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The Elementary Structures of Kinship New edition Edition

3 customer reviews
ISBN-13: 978-0807046692
ISBN-10: 0807046698
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Product Details

  • Paperback: 541 pages
  • Publisher: Beacon Press; New edition edition (1969)
  • Language: English
  • ISBN-10: 0807046698
  • ISBN-13: 978-0807046692
  • Product Dimensions: 6 x 1.2 x 9 inches
  • Shipping Weight: 1.7 pounds (View shipping rates and policies)
  • Average Customer Review: 4.3 out of 5 stars  See all reviews (3 customer reviews)
  • Amazon Best Sellers Rank: #409,687 in Books (See Top 100 in Books)

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27 of 28 people found the following review helpful By Christopher P. Atwood on January 24, 2001
In this large and very dense work on kinship, Claude Levi-Strauss advances a distinctive approach to the issues of kinship, one that focuses not on descent (the relation of children to parents) but on marriage ("alliance" in anthropological jargon), seen as the exchange of women between groups. In the 1950s and 1960s, Claude Levi-Strauss's work became an inspiration for a school of "Alliance Theorists" who challenged the British social anthropological world's then-dominant view that descent is primary and alliance a secondary means of reproducing the lineage. Yet Levi-Strauss's analysis of kinship should be of interest to more than just anthropologists; as the Confucians recognized, kinship is the basic equipment of humanity and thus its mechanics are worth the attention of all those interested in understanding humanity.
Not that Levi-Strauss makes the task of a would-be reader easy, as he gives the reader little or no help in telling the forest from the trees. His most off-putting habit is to write his chapters like a detective story, in which he assembles a large number of odd features in Australian or Naga or Manchu kinship terms and practices as clues, then considers and discards several possible interpretations, and then only at the end of the chapter "solves" the case, informing the reader of the crucial concepts, terms, and arguments that make sense of the clues. By that time, I'd usually had forgotten the details of the clues and had to go back and review the chapter again.
Persistent readers will, however, find the ideas involved profound and important. I would strongly recommend that readers skims the conclusion to chapters first and particularly the conclusion to the large parts first, before heading on to the details.
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3 of 3 people found the following review helpful By Martin Asiner on April 20, 2011
In THE ELEMENTARY STRUCTURES OF KINSHIP, Claude Levi-Strauss sought to discern a universal world order that lurked beneath the surfaces of a bewilderingly large number of primitive tribes from all over the world. He asks the reader to infer from this text that human beings are pretty much the same in all eras in all societies. This reader involvement is no easy task since Levi-Strauss likes to fill his pages with a complex webbery of charts and figures, all of which are meant to clarify a dense prose style that mentions, analyzes, and compares primitive tribes and clans. Still, the prudent reader probably knew this in advance and was willing to slog patiently to uncover evidence that the human species is not a fragmented and discordant hodge-podge of divergent cultures as the current generation of deconstructionists and relativists so relentlessly press. Rather, a considered reading strongly suggests that the basic building blocks of human society and discourse are founded upon a finite set of kinship rules that do not explain why we are the way we are but do direct us to look past these seemingly divergent rules to apprehend a hidden reality that has always been there from the dawn of recorded history. It is this "hidden reality" that Levi-Strauss seeks to point out.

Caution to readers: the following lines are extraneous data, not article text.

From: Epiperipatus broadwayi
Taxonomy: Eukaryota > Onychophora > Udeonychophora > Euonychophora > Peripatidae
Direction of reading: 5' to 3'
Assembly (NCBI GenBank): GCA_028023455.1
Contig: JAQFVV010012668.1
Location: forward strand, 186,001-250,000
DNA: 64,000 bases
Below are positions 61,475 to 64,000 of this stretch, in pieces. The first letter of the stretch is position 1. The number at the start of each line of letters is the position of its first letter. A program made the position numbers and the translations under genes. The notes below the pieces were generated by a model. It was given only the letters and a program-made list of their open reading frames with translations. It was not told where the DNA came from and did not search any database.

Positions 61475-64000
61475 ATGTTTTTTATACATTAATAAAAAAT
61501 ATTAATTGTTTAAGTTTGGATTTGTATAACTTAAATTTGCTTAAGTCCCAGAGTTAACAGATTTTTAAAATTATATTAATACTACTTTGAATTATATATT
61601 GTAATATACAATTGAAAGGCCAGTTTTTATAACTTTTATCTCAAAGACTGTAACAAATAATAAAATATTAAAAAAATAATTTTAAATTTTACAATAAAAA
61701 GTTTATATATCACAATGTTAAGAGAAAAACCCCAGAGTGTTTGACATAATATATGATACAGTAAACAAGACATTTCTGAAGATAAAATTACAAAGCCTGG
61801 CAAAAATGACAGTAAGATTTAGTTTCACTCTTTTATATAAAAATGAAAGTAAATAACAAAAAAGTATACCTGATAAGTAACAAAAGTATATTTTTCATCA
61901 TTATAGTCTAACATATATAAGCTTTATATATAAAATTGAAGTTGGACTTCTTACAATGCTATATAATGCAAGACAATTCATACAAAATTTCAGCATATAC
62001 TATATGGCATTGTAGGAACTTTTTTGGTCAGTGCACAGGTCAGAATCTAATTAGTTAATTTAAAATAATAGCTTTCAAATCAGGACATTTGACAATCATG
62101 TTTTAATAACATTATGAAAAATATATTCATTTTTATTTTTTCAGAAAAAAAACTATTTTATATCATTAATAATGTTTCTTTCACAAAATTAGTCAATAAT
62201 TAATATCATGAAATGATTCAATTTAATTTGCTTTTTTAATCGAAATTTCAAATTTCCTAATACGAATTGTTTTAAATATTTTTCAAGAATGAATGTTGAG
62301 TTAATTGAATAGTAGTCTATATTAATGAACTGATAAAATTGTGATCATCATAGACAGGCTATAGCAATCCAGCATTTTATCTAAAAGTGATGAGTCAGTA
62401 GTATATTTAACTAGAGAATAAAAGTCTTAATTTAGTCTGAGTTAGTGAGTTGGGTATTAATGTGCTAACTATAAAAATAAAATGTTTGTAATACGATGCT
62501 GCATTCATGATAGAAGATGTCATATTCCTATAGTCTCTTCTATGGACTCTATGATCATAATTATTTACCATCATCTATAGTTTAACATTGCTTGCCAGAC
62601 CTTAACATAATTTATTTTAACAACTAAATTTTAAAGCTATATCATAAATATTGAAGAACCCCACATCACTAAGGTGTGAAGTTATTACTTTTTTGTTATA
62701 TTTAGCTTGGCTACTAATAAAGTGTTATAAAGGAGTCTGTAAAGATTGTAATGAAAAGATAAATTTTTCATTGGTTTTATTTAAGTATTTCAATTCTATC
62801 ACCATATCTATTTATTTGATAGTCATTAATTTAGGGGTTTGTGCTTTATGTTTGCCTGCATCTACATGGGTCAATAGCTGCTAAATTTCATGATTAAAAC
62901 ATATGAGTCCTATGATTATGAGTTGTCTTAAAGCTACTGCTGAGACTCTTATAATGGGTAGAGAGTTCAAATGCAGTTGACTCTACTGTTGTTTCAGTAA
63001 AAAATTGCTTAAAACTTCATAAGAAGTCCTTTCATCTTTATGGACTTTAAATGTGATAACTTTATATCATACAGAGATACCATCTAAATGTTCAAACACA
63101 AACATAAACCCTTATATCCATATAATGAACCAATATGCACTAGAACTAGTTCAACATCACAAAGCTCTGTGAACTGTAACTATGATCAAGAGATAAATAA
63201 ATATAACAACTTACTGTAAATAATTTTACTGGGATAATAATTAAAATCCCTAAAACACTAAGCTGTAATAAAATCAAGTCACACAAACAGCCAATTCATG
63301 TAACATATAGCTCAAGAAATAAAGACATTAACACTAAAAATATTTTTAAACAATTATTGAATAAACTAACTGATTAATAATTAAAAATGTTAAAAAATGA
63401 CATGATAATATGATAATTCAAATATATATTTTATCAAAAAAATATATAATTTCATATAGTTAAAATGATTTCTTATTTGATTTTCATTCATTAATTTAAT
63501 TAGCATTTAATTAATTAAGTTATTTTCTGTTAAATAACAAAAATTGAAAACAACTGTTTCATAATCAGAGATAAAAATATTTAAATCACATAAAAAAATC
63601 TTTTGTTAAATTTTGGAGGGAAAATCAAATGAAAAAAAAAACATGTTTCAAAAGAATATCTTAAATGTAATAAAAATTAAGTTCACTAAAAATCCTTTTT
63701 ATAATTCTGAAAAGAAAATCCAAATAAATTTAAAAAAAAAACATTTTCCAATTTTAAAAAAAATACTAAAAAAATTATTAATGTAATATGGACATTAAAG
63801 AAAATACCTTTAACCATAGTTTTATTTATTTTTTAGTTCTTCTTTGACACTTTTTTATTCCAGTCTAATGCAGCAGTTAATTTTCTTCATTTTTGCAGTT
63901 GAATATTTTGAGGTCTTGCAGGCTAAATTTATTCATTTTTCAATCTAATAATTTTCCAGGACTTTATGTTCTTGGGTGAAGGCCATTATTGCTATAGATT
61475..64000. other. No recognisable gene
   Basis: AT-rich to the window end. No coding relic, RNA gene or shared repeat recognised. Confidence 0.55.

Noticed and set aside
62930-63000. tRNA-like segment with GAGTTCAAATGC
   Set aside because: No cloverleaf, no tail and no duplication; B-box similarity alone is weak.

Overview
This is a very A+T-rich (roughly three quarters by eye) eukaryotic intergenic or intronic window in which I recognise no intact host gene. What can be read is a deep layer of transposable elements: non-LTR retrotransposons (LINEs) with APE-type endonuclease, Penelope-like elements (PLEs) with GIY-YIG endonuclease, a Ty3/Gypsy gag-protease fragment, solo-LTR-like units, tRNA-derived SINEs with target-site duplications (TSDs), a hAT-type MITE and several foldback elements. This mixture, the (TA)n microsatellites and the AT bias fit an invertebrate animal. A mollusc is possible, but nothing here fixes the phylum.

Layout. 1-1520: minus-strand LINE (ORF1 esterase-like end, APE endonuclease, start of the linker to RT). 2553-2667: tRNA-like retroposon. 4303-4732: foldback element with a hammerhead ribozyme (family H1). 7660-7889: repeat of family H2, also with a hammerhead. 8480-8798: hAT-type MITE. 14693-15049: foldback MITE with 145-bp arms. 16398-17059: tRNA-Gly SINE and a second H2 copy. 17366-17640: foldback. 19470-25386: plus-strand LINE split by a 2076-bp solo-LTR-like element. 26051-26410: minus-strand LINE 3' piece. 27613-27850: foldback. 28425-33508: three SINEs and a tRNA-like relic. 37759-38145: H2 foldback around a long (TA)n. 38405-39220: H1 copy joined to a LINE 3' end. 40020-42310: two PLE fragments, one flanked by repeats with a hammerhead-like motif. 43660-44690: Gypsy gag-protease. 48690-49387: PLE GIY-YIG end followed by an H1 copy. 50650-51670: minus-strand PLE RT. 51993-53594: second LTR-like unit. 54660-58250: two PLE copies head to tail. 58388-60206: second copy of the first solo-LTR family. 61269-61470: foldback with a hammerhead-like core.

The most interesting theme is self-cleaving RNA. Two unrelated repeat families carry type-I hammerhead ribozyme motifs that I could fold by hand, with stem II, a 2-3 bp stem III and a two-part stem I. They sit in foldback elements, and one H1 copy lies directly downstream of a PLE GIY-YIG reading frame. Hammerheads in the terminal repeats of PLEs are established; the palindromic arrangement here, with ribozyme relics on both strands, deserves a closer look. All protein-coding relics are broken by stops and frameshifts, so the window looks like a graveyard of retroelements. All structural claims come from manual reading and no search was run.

Although Levi-Strauss analyzes the process of how even convoluted systems of kinship structure the flow of possessions, intellectual achievements, and women, he presents his theses using the binary polarities that he learned from his colleague in Structuralism Ferdinand de Saussure, who posited the idea that all of human discourse can only be expressed intelligently by placing paired words back to back separated by a slash: man/woman, hot/cold, death/life and the like.
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When Evangelicals insist marriage is between one man and one woman because that is what early marriages were, anthropologists want to cry out, "Don't you ever read our reports?".
Anthropologists like Levi-Strauss amply verify that early (or elementary) marriages were unions between groups such as clans or moieties. Proof of this position is demonstarted by the wide spread practices of levirate and sororate (with instances of the levirate filling the Old Testament). When one of the spouses dies, his or her link in the union is automatically filled with a brother or sister.
When the union is between moieties (society is divided into two groups) the resulting marriages and descent result in predictable patterns that Levi-Strauss analyzes in detail, as the other reviewers note.
Not a book for light reading; I suspect many anthrpologists have avoided it, but it is a valuable source for theories of what holds societies together, suggtesting that answers lie in the nature of thought, an idea more thoroughly explored in The Savage Mind (The Nature of Human Society Series).
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